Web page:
"Her rapt narcissism, born of insecurity, and her na doom her to fall unrequitedly in love with Chow [Tony Leung's character]"

Firstly, what is her "na"? A quick web search gives "Na" as the chemical symbol for sodium. Methinks some critic typeth too fast on the keyboard.

But back to Zhang Ziyi.

Zhang Ziyi represents the generation of untalented (but oddly successful) performers filling up the screens these days. She possesses the kind of bland, uninspiring face that I want to slap. Kind of like Paris Hilton.

To quote WW:

"Zhang Ziyi gets no love from Wong Kar Wai and Christopher Doyle."

Zhang Ziyi, posed like a store window mannequin, is a prop, a disposable one. In the film, Tony Leung callously uses then dumps Zhang Ziyi. But because it is only Zhang Ziyi, Tony remains the Soulful Beloved to the audience. Afterall, it's not someone we care about, say Gong Li's Black Widow Su Lizhen.

In her all-too-brief appearance, Gong Li memerises. She too, wears THE BLACK CHEONG SUM - but with the single black glove, never explained. And that single black glove is all the essence of the Wong Kar Wai heroine.

The lighting on Gong Li is stark, drawing out the exquisite beauty that is her profile in distinct lines. Yet the character drifts across the screen, smoky and elusive. One wishes Wong Kar Wai will shoot a movie all on her character alone.

A professional gambler, she tells Tony Leung never to gamble when he is depressed. "You will never win," she intones, knowing. One surmises she has lost too many times in her life.

When Tony Leung asks Gong Li to leave with him, she does not. She knows she is not the True Beloved of Tony Leung. She knows when she cannot win. In taking herself out of the game, she preserves herself.

And that is why Gong Li is a Wong Kar Wai heroine.

I will not get into Faye Wong's character right now. Because Faye Wong is most fun in Chungking Express and 2046 does her no justice.

Graham Fuller, I forgive you your ignorance because you are American. You have no idea Zhang Ziyi is the punchline Asian directors offer to the joke that is Hollywood.

Saturday, September 17, 2005

Afterwords: The End of Alice by A. M. Homes

I've finally finished reading The End of Alice. The premise of the book was meant to disturb, but the truer power of A. M. Homes was her ability to create paedophilic characters that compel you even as they send you down a scary dark place. In my sympathy (and do I dare admit to empathy?) I am accessory to their desires.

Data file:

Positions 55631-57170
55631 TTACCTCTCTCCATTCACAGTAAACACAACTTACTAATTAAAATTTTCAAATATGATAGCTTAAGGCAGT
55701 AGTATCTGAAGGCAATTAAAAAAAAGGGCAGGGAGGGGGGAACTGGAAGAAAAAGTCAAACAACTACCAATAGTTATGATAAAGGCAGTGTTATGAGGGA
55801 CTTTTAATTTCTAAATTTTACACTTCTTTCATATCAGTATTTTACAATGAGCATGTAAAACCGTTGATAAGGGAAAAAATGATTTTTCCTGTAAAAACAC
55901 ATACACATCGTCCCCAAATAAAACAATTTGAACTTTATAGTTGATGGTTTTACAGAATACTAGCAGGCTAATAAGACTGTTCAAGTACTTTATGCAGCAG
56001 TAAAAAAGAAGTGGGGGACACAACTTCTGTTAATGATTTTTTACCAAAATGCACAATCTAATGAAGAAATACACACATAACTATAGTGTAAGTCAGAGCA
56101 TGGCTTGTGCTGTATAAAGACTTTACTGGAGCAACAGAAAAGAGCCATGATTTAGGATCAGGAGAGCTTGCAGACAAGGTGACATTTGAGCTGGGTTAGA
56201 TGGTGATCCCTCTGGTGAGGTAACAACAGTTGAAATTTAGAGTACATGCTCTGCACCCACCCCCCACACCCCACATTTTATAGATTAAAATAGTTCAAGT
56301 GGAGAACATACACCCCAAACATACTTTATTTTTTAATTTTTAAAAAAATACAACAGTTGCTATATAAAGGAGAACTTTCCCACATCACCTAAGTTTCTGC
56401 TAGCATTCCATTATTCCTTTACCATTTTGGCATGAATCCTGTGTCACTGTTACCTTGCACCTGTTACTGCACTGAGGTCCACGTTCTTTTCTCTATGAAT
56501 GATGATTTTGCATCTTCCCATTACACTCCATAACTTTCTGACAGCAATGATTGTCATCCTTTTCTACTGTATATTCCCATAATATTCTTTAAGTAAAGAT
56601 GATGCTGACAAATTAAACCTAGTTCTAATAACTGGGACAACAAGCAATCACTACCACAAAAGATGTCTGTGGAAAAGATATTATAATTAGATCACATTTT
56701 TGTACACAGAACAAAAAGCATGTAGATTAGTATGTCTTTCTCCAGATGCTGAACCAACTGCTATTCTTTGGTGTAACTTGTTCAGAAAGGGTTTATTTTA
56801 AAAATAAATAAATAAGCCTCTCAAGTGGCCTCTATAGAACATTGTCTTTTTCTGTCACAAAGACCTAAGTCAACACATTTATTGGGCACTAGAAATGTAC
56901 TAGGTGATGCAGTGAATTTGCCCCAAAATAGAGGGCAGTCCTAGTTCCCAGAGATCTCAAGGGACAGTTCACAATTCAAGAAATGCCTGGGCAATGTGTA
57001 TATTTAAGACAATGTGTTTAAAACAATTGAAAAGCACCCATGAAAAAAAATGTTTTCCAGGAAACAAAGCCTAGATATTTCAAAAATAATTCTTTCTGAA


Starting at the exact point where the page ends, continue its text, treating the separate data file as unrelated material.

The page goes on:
I am slightly disturbed initially, but more by the inversion of the young 19 year old girl as sexual predator, and the odd cannibalistic image of the young object of her desire, Matt, as pink flesh to be consumed. There was actual consumption later, of skin scab, fresh from a bleeding knee wound.

And the Alice of the title. The imprisoned paedophile and the 12 year old Alice murdered. All told in a concluding flashback. We are uneasy with the sexuality of children. And we confront this unease when we meet the alluring Alice through the eyes of the man who desires her.

Quotations Part III

"For instance, if you were to dye your hair red, you'd become a redhead. You wouldn't be constantly thinking your hair is really brown. You'd think of yourself as a redhead and people would respond to you as a redhead, more fiery, more passionate, and you'd sort of become a redhead. Like going to a masquerade party dressed as a pirate or a rabbit, people would treat you differently and you'd behave differently. Like southern American women who are trained to be cute and kittenish, and tough guys with leather jackets and tattoos, your self is manufactured and if you've been working on it from the age of two or three you can't locate yourself outside that persona. It is who you become and who you are. It doesn't mean you're lying all the time."

~ Alison Lurie

Thursday, September 15, 2005

Man Booker Prize 2005 Shortlist

These are the 6 shortlisted titles for this year's Man Booker Prize:

The Sea by John Banville
Arthur & George by Julian Barnes
A Long Long Way by Sebastian Barry
Never Let Me Go by Kazuo Ishiguro
The Accidental by Ali Smith
On Beauty by Zadie Smith

It's easy to remember the shortlist. 2 big-wigs (Barnes & Ishiguro), 2 Irishmen (Barry & Banville) and 2 women (Smith & er...Smith)

My personal choice? More my hope actually, is Ali Smith's The Accidental:

Wednesday, September 14, 2005

Quotations Part II

From my boss:

"Blank face is a reflection of a well-read person."

Was trying to keep a blank face when I heard it. Failed. I need to read more.
Currently Reading

The End of Alice
The End Of Alice by A. M. Homes

In The End of Alice, an aging paedophile has spent the last twenty years incarcerated for the murder of a 12 year old girl. The story begins when a 19 year old college girl started writing him. A kindred spirit, the 19 year old has been stalking and seducing a particular 12 year old boy herself. In her letters to the imprisoned paedophile, she reveals gradually her unnatural obsession and erotic games with the 12 year old Matthew. The correspondence in turn led him down a series of emotionally charged memories of how he came to be.

The End of Alice has been banned in parts of the UK and cancelled for publication in France for its frank depiction of the grotesque psycho-sexual innerscape of its characters.

Not an easy book. Either to read nor to write.

In an interview, Homes says, "With Alice, I wanted to write a book where people, at times, would be very drawn into it, seduced by it - then on the very next page want to throw the book across the room because they're so upset that they've been seduced, that they've been had by this guy. Then a minute or two passes and they have to get up and go get it so they can pick it up and read some more.